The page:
$100,000 initial allotment to Guam, American Samoa, Northern Mariana Islands, U.S. Virgin Islands, Micronesia, Marshall Islands, and Palau. Allotments reserved for Marshall Islands, Micronesia and Palau are awarded competitively pursuant to recommendations by the Pacific Region Educational Laboratory to Guam, American Samoa, Northern Mariana Islands, Marshall Islands, Micronesia, or Palau. No funds may be provided to Marshall Islands, Micronesia, and Palau as of fiscal year 2002. States and the District of Columbia and Puerto Rico receive a initial allotment of $250,000. The remainder is allotted to all eligible agencies on the basis of the ratio of adults age 16 and older who are not enrolled or required to be enrolled in secondary school under State law. No agency may receive less than 90 percent of its allotment for the preceding fiscal year. The data source is a special tabulation by the Bureau of the Census. To receive a grant, States, the District of Columbia, and Puerto Rico must provide a nonfederal contribution in an amount equal to 25 percent of the total amount of funds expended for adult education and literacy activities in the State. To receive a grant, eligible outlying agencies must provide a nonfederal contribution in an amount equal to 12 percent of the total amount of funds expended for adult education and literacy activities. This program has maintenance of effort (MOE) requirements.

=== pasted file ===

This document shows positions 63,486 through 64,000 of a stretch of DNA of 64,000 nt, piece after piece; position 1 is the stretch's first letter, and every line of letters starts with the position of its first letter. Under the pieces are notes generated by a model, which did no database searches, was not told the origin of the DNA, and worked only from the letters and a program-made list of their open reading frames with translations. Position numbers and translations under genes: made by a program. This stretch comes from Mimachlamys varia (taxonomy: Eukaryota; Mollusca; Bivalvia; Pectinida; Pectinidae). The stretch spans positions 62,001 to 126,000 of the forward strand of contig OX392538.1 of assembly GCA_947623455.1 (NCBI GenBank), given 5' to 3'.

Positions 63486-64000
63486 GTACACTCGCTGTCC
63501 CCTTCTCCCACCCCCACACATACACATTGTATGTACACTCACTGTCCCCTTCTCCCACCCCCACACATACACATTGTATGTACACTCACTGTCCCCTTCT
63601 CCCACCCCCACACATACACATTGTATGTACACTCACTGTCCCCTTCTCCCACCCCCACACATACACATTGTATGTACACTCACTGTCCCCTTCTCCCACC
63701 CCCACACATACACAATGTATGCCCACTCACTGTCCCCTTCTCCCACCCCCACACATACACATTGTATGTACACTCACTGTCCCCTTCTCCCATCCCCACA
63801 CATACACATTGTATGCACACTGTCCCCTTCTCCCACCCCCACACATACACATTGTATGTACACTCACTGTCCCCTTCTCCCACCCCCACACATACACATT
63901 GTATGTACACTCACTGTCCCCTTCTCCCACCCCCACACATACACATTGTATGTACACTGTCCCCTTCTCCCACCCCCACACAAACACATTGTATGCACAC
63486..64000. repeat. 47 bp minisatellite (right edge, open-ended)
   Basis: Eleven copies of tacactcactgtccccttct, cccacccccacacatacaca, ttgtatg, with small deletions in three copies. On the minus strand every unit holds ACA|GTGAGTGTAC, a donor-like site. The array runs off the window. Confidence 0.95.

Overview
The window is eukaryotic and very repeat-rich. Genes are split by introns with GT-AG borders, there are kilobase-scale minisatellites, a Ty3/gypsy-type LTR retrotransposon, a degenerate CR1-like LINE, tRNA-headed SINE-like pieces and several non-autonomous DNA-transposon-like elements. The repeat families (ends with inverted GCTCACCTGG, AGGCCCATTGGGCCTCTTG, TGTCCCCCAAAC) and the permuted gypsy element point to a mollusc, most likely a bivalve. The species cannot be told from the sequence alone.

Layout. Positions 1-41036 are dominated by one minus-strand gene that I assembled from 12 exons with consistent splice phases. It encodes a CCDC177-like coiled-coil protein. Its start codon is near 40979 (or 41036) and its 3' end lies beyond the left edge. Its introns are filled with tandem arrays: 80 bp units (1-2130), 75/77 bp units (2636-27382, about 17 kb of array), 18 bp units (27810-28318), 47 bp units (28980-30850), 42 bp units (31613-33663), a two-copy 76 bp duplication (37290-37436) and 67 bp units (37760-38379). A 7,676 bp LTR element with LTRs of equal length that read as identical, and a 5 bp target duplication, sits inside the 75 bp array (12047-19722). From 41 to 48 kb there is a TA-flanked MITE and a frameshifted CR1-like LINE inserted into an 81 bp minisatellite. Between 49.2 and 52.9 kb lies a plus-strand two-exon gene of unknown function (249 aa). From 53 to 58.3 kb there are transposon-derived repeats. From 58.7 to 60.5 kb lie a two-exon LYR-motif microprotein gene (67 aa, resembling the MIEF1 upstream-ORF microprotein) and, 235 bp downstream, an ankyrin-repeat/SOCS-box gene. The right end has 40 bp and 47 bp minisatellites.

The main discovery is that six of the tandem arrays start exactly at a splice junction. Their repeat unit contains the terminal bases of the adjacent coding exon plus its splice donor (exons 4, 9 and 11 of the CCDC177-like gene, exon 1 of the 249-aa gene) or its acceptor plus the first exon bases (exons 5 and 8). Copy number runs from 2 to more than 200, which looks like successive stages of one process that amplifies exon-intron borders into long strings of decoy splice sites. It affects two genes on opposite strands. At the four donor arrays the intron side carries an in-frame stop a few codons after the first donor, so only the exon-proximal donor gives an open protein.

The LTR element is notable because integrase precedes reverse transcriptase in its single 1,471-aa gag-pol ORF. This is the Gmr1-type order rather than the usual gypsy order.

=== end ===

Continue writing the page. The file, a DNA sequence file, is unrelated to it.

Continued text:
Length and Time Phasing of Assistance
Funds must be expended within 27 months of their date of availability. States draw funds as needed under the Electronic Transfer System.
Post Assistance Requirements
Annual Financial and Program Performance Reports in accordance with the provisions in EDGAR.
In accordance with the provisions of OMB Circular No. A-133 (Revised, June 27, 2003), Audits of States, Local Governments, and Nonprofit Organizations, nonfederal entities that expend financial assistance of $500,000 or more in Federal awards will have a single or a program-specific audit conducted for that year. Nonfederal entities that expend less than $500,000 a year in Federal awards are exempt from Federal audit requirements for that year, except as noted in Circular No. A-133.
In accordance with Section 443 of the General Education Provisions Act, grantees must maintain records for 3 years.
(Grants) FY 07 $563,975,000; FY 08 est $544,122,000; and FY 09 est $554,122,000.
Range and Average of Financial Assistance
Average: $10,440,129; Range: $891681 - $78,009,256.
Regulations, Guidelines, and Literature
Adult Education General Provisions and State-Administered Basic Grant Program.
Regional or Local Office
Department of Education, OVAE Division of Adult Education and Literacy 400 Maryland Ave., S.W., Washington, DC 20202-7100. Contact: Joyce Campbell. E-mail: firstname.lastname@example.org. Telephone: (202) 205-5698.
Criteria for Selecting Proposals
Turly Humphreys, founder of Circle Sports, has just launched her second store in Dalston. Circle Sports is a social enterprise that has currently placed more than 60 young people in permanent employment.